Michigan has a specific set of personal injury laws addressing dog bite incidents, especially pertaining to liability. In today’s blog, we will review the elements of a dog bite case in Michigan, the statute of limitations for filing a lawsuit, and the state’s strict liability rules for dog owners.
Michigan’s Dog Bite Laws
What Are the Elements of a Dog Bite?
Michigan is one of several states with a specific statute addressing dog bites. In Michigan, to prove that a dog owner is liable under the state’s dog bite law, the person who was injured (bitten) must show that:
- the injury was caused by the bite;
- the person bitten did not provoke the dog; and
- the injured person was in a public place or was lawfully in a private place when the bite occurred, including the property of the owner of the dog.
Note that a person is lawfully on the private property of the owner of the dog if the person is on the owner's property in the performance of any duty or if they are on the owner's property as an invitee or licensee of the person lawfully in possession of the property.
Be aware that in order to qualify for the state’s dog bite laws, the injury must be due to a dog bite and not some other dog behavior. For instance, if you are on a public sidewalk one day when a large dog races out of his owner's yard and jumps on you, knocking you down and causing injury, Michigan’s dog bite statute will not apply because you were not injured by a bite. (In such a case, though, you may be able to hold the dog's owner liable for negligence if they did not use reasonable care in controlling the dog).
If the above criteria of a dog bite are met, the owner of the dog shall be liable for any damages suffered by the person bitten, regardless of the former viciousness of the dog or the owner's knowledge of such viciousness. That is, a dog’s previous “good behavior” is not a valid defense, which we will discuss below.
Strict Liability for Owners
Different states have different ways of handling dog bite cases, particularly either in the frame of negligence or strict liability. In Michigan, dog bite cases are based on "strict liability,” which means that the owner of the biting dog cannot escape liability by claiming they did not have any warning that the dog was dangerous or likely to bite. If the dog bites a person, the owner is strictly liable, even if the dog has never bitten anyone or acted aggressively before.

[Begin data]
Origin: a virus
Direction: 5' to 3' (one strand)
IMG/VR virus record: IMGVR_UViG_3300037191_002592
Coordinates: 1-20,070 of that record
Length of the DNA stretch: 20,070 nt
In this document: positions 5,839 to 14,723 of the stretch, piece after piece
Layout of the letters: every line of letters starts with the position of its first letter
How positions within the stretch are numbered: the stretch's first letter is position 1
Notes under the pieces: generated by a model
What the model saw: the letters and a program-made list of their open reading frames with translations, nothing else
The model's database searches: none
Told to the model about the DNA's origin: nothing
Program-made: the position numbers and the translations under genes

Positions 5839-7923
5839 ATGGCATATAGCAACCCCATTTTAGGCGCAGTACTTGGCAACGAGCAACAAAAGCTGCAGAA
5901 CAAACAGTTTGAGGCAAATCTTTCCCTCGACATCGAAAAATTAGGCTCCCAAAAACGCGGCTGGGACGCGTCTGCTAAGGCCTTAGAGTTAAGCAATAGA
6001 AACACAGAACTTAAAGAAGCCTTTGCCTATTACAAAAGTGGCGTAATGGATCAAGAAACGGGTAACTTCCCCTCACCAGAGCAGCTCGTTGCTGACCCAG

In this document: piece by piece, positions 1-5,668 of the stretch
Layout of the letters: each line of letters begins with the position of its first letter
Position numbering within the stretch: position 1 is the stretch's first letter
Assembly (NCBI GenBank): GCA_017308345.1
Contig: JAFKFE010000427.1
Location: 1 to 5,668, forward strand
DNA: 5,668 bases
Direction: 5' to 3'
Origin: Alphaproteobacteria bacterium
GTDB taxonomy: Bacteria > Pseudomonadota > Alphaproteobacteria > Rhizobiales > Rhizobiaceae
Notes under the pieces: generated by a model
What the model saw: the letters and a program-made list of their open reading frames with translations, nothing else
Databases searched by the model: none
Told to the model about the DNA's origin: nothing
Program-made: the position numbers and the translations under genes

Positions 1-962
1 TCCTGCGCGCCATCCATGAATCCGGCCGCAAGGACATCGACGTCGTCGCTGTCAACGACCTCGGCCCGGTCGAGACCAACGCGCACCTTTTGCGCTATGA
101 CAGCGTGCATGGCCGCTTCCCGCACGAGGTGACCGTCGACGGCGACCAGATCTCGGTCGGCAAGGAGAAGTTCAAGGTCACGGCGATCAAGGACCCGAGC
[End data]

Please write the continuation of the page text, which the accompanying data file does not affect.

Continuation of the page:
However, do note that Michigan uses a strict liability rule for dog bites but a negligence rule for other kinds of dog-related injuries. For example, if an individual is bitten by a neighbor's dog while in their own yard, the strict liability rule applies, but if they are knocked down by a neighbor's dog while in their own yard, the negligence rule applies.
Statute of Limitations
A “statute of limitations” sets a deadline for bringing a personal injury case to court, which includes a dog bite case. In Michigan, individuals have 3 years from the date of the bite to file a lawsuit. If they do not file their case within 3 years, the court will almost certainly refuse to hear the case at all. As a result, it is important to know when the 3-year window closes so you can file your claim before that deadline passes. Otherwise, you will not be able to seek the damages you may deserve.
Let a Lawyer Help You Seek Damages
If you have been injured by a dog bite and seek to recover damages for the injury, speak to a Michigan attorney immediately for legal support. It is important that you contact a lawyer as soon as possible, because the sooner you take legal action the less you will need to worry about the statute of limitations for filing. In most cases, as long as you can prove the dog bite, the owner will be liable for damages due to Michigan’s strict liability rule. Our team at White Law PLLC can take a better look at your case and help you determine next steps in the legal process.
Schedule a consultation with our firm today about your dog bite case.